As an important component of farming, fertilisers are critical to having an adequate supply. India imports di-ammonium phosphate and fertilisers containing nitrogen, phosphate, sulfur and potash. Fertiliser prices are globally higher due to increased gas prices. Russia and Belarus export over 40 per cent of the world’s potash purchases. A shortage of fertilisers could easily affect the production of crops. The world has not yet moved to commercially viable, better yielding non-fertiliser crops.

This puts the spotlight on rice. So far, there is a sufficient quantity of it, for prices to hold up. With the wheat shortage, many farm markets have started using rice as an alternate cash crop to encash. They are increasing rice production and increasing rice prices with increased bargaining power in the commodity market. The United Nations’ Food and Agriculture Organization Food Price Index indicates that international rice prices have been increasing over the past six months and are at a 12-month high.

For example, economic crisis-ridden Sri Lanka is pushing for higher rice production to avoid shortage and further public panic. The world’s fifth largest rice producer and third largest rice exporter ‒ Vietnam ‒ and sixth largest rice producer and second largest rice exporter ‒ Thailand ‒ are working on a coalition to boost better prices for their produce.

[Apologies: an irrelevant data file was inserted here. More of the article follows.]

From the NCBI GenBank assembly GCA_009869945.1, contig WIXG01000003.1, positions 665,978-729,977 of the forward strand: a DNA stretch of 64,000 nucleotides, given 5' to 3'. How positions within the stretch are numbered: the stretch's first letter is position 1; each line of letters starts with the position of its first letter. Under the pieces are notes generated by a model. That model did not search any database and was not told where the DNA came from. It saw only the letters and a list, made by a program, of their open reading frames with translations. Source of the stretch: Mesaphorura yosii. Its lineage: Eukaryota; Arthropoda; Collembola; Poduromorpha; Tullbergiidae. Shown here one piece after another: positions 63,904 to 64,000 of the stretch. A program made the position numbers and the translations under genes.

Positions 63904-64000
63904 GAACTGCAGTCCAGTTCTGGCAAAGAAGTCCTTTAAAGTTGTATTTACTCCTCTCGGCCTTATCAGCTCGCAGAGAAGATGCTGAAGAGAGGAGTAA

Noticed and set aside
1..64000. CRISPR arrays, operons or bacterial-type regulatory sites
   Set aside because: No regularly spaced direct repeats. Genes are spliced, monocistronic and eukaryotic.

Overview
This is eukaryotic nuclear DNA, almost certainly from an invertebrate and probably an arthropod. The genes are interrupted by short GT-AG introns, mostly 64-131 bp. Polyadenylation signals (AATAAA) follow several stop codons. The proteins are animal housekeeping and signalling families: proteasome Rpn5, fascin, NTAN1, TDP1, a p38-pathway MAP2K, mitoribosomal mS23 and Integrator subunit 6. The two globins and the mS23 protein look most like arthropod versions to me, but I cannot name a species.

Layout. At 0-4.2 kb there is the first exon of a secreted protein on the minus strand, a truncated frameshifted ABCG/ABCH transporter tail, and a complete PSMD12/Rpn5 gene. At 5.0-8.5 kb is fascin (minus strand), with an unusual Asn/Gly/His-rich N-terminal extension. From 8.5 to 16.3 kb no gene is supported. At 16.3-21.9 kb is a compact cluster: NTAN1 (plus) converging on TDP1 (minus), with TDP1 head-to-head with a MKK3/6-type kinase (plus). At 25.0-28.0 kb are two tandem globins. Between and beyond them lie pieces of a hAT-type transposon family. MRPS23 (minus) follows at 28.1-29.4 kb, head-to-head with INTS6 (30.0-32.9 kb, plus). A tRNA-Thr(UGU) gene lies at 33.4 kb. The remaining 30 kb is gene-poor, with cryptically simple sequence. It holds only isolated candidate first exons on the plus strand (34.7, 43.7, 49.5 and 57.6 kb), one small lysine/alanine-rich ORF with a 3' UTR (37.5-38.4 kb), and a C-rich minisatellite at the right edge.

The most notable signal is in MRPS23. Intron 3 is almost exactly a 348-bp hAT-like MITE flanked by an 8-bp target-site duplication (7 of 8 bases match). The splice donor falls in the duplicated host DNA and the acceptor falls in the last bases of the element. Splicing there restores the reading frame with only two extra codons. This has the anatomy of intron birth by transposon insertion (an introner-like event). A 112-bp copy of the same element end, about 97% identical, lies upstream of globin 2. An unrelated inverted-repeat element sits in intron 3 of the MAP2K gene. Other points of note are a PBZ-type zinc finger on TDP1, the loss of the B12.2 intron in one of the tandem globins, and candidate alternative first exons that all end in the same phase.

*Rice & India

Over the past few months, various domestic pressures for self-sufficiency have forced food export bans ‒ be it Indonesia (palm oil), India (wheat) and others. If wheat were to become more expensive and more in short supply, probably rice would become the substitute food commodity. Rice matters, simply because it’s the staple food for over half the world’s population. It is also food for a large population of the undernourished in Africa and Asia.

Over 50 per cent of the Indian population consumes rice, as its primary sustenance foodgrain. India is the second largest producer of rice in the world. India cultivates over 6,000 varieties of rice and supplies rice to over 100 countries